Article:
Macroeconomic projections: The COVID-19 shock is expected to lead to a contraction of the economy in 2020 with immediate and large BOP and fiscal financing needs. Real GDP growth in 2020 is projected to decline to -6.0 percent, compared with pre-crisis projections of 3.5 percent. Average real growth and inflation are both revised down to 4 percent and 3 percent, respectively (compared to 4.3 percent and 4 percent in the previous DSA), throughout the 2020–40 projection horizon. Export and import growth have also been revised slightly downward throughout the projection horizon. The domestic primary budget deficit is expected to reach 5.6 percent of GDP in 2020 compared with pre-COVID-19 projections of 1.7 percent of GDP, and now averages 1.1 percent of GDP through the projection horizon compared to 0.9 percent in the previous DSA. The larger financing needs in 2020 are projected to be covered by the RCF disbursement and other international support in the form of grants.3 The economy is expected to recover in 2021 to close to 2019 levels with the implementation of long-delayed construction projects and a recovery in tourism and global demand.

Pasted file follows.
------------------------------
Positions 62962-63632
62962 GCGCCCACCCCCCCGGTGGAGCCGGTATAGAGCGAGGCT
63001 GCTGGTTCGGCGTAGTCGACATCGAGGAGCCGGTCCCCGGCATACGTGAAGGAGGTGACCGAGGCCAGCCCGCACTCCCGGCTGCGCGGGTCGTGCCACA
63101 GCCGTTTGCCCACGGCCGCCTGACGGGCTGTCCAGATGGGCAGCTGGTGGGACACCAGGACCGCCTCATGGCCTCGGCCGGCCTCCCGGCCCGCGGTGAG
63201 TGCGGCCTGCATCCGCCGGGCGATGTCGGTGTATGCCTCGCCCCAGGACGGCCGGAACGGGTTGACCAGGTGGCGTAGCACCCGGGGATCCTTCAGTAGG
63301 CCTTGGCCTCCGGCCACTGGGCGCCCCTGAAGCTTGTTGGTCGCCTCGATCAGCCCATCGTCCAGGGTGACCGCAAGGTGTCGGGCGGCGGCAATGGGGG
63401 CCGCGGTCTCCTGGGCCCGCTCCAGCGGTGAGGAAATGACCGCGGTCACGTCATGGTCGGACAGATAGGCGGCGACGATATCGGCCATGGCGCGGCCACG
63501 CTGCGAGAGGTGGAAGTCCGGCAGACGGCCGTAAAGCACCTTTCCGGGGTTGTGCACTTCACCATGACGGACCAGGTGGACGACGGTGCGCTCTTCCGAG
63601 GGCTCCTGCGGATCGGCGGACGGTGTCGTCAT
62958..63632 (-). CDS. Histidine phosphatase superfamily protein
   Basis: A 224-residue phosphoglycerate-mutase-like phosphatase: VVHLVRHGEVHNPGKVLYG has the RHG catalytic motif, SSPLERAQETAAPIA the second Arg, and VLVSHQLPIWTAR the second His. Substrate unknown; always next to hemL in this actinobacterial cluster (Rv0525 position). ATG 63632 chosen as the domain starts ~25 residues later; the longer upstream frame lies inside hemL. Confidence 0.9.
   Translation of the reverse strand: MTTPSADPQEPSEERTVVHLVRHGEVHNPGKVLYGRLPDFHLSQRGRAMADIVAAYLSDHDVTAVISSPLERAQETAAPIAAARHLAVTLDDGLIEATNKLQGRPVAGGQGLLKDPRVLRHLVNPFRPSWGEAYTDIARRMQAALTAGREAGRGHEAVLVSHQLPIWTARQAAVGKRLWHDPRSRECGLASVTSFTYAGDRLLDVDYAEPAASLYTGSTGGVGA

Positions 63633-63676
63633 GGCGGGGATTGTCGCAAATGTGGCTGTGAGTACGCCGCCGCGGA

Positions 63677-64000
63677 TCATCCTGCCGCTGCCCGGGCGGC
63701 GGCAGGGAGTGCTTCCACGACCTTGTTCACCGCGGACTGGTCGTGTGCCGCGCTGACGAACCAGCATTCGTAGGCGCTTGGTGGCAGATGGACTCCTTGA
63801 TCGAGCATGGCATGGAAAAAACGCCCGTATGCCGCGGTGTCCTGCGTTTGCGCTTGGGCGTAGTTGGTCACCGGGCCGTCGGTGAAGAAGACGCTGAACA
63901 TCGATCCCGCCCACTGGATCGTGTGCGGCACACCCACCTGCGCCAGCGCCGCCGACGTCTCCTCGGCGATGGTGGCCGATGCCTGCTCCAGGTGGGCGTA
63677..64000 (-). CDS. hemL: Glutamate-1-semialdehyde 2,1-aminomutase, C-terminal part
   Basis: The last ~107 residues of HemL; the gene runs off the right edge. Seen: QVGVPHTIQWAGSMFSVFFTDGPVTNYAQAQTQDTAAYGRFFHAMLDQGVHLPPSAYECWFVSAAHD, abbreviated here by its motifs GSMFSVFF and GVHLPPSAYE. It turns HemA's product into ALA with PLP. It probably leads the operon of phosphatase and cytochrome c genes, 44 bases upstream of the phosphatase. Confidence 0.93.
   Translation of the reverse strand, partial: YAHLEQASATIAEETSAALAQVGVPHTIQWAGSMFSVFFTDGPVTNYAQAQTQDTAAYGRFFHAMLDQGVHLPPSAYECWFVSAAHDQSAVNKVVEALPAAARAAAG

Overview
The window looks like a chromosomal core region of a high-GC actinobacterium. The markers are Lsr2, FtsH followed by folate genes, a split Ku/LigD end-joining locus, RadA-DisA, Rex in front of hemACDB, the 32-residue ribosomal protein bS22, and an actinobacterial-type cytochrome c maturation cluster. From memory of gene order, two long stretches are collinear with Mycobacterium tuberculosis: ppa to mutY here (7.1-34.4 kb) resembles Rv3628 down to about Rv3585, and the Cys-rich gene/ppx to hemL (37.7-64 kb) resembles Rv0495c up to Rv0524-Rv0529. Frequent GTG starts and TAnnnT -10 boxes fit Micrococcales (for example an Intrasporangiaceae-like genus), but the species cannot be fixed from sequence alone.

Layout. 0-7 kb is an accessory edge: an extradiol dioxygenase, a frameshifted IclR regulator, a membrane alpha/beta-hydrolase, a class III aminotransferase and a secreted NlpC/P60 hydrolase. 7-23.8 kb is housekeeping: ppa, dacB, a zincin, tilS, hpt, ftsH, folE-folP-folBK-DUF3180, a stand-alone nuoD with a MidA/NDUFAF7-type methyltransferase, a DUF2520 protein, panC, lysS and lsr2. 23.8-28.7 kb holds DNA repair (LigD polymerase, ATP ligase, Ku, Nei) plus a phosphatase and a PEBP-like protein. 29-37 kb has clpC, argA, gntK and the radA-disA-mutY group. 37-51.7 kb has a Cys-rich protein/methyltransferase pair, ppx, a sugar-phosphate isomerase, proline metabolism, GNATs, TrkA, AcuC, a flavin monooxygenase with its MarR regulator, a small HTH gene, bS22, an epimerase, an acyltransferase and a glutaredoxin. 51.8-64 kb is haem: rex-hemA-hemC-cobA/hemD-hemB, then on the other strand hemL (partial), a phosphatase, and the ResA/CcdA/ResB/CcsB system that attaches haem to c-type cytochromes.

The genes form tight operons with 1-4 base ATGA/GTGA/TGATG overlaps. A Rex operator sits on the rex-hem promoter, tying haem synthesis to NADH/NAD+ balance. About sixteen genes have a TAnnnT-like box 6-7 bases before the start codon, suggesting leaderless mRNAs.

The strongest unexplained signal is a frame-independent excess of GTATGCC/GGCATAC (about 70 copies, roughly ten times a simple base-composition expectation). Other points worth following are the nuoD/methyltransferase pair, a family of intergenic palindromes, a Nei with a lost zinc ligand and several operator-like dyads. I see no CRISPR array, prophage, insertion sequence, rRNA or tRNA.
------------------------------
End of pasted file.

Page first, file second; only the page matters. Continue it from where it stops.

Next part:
Figure 1.
Figure 1.

São Tomé and Príncipe: Indicators of External Debt Under Alternative Scenarios, 2020–2030

Citation: IMF Staff Country Reports 2020, 139; 10.5089/9781513542454.002.A002